Unending muse of the wildest places
Shooting Times & Country|December 23, 2020
Not every sporting artist actually participates in fieldsports but it seems the best work is created by those who do, says Richard Negus
Richard Negus

The millpond-calm Alde reflects a streaked and smudged eastern sky. From these grenadine heavens a pair of teal wing, putting on a touch of right rudder. They are heading towards a splash on the saltings, confident and bold, clearly unaware that behind a tumbledown wooden jetty, a wildfowler and his spaniel crouch in the mud. He has just shown himself, his barrels are swinging on their way to the port position in preparation for a shot.

As a viewer I am torn. The teal are so beautiful that to witness their end is almost saddening but conversely, as a sportsman, I will the fowler to shoot straight and bag his quarry — for these duck are hard won and tasty. This snapshot scene of a flight on the wild foreshore is typical of Simon Trinder’s art. It is a watercolour and hangs on the landing of our cottage. I see it each morning as I trudge to the shower.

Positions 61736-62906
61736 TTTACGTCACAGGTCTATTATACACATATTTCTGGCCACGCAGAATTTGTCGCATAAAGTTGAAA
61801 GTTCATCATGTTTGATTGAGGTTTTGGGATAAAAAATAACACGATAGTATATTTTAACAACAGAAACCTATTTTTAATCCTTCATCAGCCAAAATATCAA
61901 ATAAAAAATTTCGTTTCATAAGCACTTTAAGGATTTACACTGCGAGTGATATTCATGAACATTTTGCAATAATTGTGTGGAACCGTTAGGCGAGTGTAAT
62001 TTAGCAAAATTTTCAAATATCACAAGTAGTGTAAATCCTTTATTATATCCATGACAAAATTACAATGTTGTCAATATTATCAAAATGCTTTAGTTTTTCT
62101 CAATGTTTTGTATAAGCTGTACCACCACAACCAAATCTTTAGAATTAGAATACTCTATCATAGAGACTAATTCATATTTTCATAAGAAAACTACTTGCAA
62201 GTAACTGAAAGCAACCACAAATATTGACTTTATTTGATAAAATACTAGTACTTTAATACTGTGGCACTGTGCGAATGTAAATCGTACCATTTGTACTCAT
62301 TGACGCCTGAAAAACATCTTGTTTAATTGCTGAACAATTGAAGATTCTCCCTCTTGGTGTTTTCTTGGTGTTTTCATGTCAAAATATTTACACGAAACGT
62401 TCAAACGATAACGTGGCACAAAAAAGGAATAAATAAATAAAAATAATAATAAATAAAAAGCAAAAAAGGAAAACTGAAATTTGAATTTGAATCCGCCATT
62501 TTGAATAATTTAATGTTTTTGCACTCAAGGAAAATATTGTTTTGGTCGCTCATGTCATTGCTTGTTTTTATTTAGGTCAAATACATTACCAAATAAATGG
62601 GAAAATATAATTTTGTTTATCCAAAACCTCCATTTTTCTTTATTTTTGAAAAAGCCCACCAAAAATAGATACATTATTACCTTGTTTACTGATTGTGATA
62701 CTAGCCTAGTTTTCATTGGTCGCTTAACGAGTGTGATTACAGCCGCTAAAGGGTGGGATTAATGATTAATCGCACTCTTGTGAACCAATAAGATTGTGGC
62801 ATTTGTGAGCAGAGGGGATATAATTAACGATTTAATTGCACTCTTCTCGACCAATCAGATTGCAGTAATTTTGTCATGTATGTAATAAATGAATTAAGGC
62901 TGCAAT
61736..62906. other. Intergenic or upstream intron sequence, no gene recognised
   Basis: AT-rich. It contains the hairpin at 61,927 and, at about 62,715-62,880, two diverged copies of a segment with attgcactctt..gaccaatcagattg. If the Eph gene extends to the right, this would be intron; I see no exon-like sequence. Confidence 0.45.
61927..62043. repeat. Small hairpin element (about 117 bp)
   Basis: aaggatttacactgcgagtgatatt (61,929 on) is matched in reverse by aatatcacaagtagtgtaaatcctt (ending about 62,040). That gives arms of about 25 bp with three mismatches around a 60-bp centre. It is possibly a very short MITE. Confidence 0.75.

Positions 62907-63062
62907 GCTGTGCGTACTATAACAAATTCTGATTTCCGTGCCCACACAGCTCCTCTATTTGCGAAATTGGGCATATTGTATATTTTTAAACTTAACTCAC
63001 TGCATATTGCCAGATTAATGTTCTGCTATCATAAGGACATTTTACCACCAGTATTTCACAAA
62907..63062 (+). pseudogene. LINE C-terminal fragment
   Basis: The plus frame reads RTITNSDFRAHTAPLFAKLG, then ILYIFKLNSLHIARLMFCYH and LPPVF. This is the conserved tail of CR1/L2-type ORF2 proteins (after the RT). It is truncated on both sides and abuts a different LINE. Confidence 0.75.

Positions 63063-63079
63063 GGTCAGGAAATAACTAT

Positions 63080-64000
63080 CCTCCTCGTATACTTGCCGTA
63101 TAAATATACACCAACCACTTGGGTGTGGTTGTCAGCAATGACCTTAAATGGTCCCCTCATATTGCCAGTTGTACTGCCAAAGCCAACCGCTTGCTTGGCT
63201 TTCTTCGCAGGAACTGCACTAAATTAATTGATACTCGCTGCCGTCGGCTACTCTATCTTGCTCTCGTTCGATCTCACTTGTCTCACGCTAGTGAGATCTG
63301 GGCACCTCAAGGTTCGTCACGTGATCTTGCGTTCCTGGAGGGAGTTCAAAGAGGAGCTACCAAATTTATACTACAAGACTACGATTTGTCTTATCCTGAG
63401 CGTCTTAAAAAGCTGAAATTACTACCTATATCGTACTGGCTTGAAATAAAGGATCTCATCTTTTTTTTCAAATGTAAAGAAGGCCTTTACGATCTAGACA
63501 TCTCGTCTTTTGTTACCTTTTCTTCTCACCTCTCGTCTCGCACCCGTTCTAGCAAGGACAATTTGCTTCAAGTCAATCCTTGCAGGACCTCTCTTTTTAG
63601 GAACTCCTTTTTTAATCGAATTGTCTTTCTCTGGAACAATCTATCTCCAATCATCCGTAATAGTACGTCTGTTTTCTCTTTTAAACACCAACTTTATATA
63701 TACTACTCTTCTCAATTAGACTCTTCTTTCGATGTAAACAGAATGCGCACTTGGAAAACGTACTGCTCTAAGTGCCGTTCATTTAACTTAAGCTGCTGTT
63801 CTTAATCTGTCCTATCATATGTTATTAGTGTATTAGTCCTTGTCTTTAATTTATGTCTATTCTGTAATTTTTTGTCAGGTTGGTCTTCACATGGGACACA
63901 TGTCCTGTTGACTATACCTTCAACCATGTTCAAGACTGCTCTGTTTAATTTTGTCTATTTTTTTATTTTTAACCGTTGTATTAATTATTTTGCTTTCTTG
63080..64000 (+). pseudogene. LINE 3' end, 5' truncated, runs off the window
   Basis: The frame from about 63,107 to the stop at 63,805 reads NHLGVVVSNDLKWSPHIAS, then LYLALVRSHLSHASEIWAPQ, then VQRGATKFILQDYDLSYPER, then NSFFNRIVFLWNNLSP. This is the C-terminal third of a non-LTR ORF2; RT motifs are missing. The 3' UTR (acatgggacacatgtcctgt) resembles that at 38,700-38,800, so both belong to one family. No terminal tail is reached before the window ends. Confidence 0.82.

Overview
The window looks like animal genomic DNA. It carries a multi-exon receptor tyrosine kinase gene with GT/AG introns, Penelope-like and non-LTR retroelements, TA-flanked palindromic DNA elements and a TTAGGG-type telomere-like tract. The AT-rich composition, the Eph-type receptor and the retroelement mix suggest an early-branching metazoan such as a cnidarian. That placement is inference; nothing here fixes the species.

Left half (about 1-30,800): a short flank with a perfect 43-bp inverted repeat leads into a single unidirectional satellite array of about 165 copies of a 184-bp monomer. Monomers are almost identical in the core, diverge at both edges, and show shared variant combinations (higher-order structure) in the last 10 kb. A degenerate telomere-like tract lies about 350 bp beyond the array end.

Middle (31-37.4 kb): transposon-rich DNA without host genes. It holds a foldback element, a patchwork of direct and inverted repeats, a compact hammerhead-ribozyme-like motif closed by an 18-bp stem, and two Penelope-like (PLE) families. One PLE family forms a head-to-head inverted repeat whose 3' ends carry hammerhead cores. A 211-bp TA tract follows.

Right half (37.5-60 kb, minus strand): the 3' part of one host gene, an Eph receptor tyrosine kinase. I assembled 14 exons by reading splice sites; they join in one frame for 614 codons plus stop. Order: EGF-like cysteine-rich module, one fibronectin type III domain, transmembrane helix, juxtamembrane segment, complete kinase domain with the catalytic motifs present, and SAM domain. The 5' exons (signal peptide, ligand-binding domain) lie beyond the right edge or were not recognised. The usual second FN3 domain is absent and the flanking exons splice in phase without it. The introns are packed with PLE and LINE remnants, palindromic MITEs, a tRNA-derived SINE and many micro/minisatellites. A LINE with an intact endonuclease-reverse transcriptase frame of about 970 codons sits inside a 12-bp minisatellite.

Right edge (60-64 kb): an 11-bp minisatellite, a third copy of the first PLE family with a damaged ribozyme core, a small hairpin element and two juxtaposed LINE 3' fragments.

I never tire of it — nor the daily reminder that I only succeeded in shooting the cock bird out of that pair of teal.

Sneering

Art is something very personal. I wouldn’t hang a Van Gogh sunflower in a cover crop. Despite this, art experts see fit to be markedly dictatorial, arbitrating with impunity on what is and what isn’t ‘Art’. Rodger McPhail is one of the country’s most successful sporting artists, yet when he started his training more than 45 years ago at the Coventry Art College, his lecturers sneered at his paintings of wildlife — they were not ‘Art’ he was told. They steered him off to Liverpool Art College, where the establishment’s specialism in graphic design would ‘better suit’ his talents.

This snootiness over sporting and wildlife art and artists is surprising; after all, wildlife as a genre is arguably the purest form of art that there is. Examples of human art dating back 40,000 years are found on cave walls, the subject matter predominately being hunters and hunted. These unknown pre-history artists clearly not only sought to portray the image of the animals that provided them with food, clothing, oils and much more, but also to capture the spirit of their quarry and the chase.

Using only natural pigments as paint, chewed twigs for brushes or their mouths as aerosols, they achieved painstaking, soulful works. Such emotion can only be achieved by those who not only closely observe their subjects but have an intimate, almost religious affinity with them.

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